State health insurance rates set

0 | Government, Insurance

— The forecast for the state employee health insurance plan “isn’t pretty.”

That’s according to Insurance Commissioner Sandy Praeger, a member of the group that sets the design and rates for insurance plans offered to state workers and their families.

The Health Care Commission on Thursday made the final decision on the design of next year’s insurance plans, including the rate structure to pay for the services.

Among the changes the group approved:

• Premiums will increase 8 percent for employees and 15 percent for the agencies for which they work.

According to KHI News Service calculations, it would mean an increase of about $4.73 each month for a state employee earning between $28,000 and $48,000 yearly and enrolled for individual coverage in Plan A, the state's most popular health insurance plan. An employee with family coverage could pay about $30 more per month.

• Co-payments will increase by $5 for those enrolled in Plan A, bringing to $25 the cost for primary care and $45 for specialist care.

• Deductibles will double for those on Plan A, from $150 to $300 for a single person and from $300 to $600 for a family. A deductible also would be added to Plan B, which doesn’t currently have one. That would be set at $150 for a single person and $300 for a family.

Commission members viewed various scenarios for rates, deductibles, and other variables before agreeing to the final rates.

“I think it’s not pretty, but I think it’s responsible,” Praeger said. “I think it reflects the times. We’re no different than any other employer. We’re all feeling the pain.”

Earlier this year, the Kansas Health Policy Authority, which administers the State Employee Health Benefit Plan, predicted the state plan would be $4 million in the hole by the end of 2011 – prompting talk of a possible 42 percent rate increase for employees.

Doug Farmer, deputy director of the Kansas Health Policy Authority and the plan’s manager, told the commission that this year’s expenses turned in through April have been slightly lower than expected.

With the plan changes approved Thursday, the plan is projected to have more than $30 million in reserves by the end of 2011. The reserve account is critical for cash-flow purposes, among other things, Farmer said.

State employees in Oklahoma, which experienced a sharp drop in its employees’ plan reserve fund, were asked to pay for some medical services up front until the state could prove it could cover the services, he said.

“It (the reserve balance) has the potential to impact our members right at the point of sale,” he said.

It’s not the last time the commission expects to increase premiums.

The projections discussed Thursday allowed for a 7.5 percent increase for employees and a 10 percent increase for employers in 2012 and beyond.

Federal health reform could make things start looking up for state plan in 2014, Praeger said.

“We may be able to see some of the delivery changes that will change our reserves and make things better,” she said.

The new rates will take effect for employees Jan. 1. The rates for employers will take effect July 1 to coincide with the beginning of the state 2011 fiscal year.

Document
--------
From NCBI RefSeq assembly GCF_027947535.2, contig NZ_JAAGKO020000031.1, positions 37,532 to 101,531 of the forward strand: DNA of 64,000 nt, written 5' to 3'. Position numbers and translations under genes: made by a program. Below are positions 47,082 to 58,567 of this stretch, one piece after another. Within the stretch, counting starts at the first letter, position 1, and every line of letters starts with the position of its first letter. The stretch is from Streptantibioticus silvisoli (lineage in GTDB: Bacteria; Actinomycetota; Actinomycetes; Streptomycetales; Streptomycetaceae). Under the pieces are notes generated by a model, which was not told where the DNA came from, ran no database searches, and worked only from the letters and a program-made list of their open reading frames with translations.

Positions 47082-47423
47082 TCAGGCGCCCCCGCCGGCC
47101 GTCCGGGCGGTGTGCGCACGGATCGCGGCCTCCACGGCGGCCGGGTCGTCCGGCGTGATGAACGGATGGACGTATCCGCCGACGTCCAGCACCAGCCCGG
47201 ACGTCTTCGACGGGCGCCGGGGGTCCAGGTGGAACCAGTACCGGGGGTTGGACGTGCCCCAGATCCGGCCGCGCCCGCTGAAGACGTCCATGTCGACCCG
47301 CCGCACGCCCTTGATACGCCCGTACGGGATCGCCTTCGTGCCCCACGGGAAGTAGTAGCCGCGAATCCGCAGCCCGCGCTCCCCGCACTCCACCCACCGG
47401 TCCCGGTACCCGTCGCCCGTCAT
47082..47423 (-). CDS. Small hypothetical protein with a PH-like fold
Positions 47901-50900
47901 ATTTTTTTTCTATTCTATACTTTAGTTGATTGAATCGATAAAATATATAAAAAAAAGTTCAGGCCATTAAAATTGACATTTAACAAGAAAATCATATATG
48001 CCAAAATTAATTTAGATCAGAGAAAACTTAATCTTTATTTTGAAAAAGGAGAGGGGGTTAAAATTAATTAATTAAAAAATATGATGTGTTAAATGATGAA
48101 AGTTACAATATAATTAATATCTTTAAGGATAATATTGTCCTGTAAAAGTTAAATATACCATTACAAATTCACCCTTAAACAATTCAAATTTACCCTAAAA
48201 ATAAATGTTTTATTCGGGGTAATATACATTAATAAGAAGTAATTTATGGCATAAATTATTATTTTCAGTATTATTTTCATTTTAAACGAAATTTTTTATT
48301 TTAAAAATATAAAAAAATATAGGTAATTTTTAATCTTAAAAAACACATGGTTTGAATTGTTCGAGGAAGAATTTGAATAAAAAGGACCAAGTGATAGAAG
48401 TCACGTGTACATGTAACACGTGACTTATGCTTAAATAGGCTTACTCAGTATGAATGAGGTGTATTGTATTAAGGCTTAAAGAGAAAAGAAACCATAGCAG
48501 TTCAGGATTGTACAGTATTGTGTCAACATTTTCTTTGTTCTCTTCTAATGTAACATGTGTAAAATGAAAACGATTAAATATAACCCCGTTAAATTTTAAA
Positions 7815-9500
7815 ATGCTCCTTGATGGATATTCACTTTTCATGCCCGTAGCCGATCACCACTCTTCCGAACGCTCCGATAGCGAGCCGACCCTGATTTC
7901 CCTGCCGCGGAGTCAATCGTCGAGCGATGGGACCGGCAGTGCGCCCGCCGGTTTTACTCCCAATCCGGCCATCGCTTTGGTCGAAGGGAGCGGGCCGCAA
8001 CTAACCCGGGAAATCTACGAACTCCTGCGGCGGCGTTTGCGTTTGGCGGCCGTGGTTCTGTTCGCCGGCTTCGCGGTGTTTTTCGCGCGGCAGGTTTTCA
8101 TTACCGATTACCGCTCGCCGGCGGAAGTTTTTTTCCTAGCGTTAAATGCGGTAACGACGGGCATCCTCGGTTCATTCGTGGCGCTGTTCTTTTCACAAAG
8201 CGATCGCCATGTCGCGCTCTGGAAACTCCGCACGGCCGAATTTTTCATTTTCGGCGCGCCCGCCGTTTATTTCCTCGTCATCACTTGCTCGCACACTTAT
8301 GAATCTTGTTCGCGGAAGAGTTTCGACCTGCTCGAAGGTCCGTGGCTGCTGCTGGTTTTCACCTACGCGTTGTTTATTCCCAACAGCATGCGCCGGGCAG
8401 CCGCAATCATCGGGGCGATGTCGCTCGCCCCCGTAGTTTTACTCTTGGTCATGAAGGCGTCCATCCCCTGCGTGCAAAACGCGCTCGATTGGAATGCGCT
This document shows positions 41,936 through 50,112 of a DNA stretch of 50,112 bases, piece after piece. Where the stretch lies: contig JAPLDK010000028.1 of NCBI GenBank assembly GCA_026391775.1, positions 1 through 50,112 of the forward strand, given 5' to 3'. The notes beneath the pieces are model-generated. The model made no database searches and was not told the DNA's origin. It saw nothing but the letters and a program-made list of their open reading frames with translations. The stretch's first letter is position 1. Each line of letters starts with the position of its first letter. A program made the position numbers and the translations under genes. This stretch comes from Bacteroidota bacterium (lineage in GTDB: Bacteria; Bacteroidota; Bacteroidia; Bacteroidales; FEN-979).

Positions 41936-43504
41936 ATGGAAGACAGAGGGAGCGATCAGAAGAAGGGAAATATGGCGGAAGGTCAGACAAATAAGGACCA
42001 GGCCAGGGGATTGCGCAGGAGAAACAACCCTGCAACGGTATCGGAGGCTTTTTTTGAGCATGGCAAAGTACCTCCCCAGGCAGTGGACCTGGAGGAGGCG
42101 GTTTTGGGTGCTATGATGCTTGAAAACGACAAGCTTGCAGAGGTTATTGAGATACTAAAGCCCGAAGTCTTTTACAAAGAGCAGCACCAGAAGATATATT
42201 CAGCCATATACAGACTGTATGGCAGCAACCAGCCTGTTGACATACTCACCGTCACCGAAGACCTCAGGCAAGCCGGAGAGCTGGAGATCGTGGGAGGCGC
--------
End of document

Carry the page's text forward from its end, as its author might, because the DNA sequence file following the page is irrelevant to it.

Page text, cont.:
Dependent coverage

The commission also voted Thursday to allow dependents who would “age out” of their parents’ health insurance coverage between July 1 and Jan. 1 to stay on the plan.

Federal law will require insurers to extend dependent coverage to young adults up to age 26 beginning in September. Current state plan coverage for dependents stops at age 23.

Private insurance companies and other states are already starting to take steps to cover young adults ages 23 to 26, Farmer said.

About 250 dependents would be eligible between July and January, which is when the next state plan year begins, and if all stay on a parent’s policy that would cost the plan an estimated $200,000.

Young adults younger than age 26 who have already been dropped will be eligible to re-enroll during October’s open enrollment period, Farmer said.

Pharmacy contract

With no debate, the commission on Thursday also approved a new contract with CVS Caremark to provide pharmacy services for members of the state plan.

The company was the center of Legislative hearings earlier this year requested by a national union group.

Ten companies submitted proposals to the health policy authority, and four were chosen as finalists, Farmer said.

The proposals were judged based on factors such as customer service, the company’s preferred drug list, and outreach to plan members.

The health policy authority recommended that Caremark CVS receive the three-year contract. The commission passed the recommendation without objection.

After the meeting, Commissioner John Staton said he wasn’t concerned about the decision.

“We have been fortunate to have a good relationship with the company and have not had the problems that have been reported in other states,” he said. “In that regard, we felt comfortable continuing the relationship with CVS Caremark for the term recommended."

“The biggest body of information I got was one-sided — from the unions — and I wasn’t able to balance it out,” said Commissioner Steve Dechant. “I rely on the staff to make good decisions and I do trust them.”










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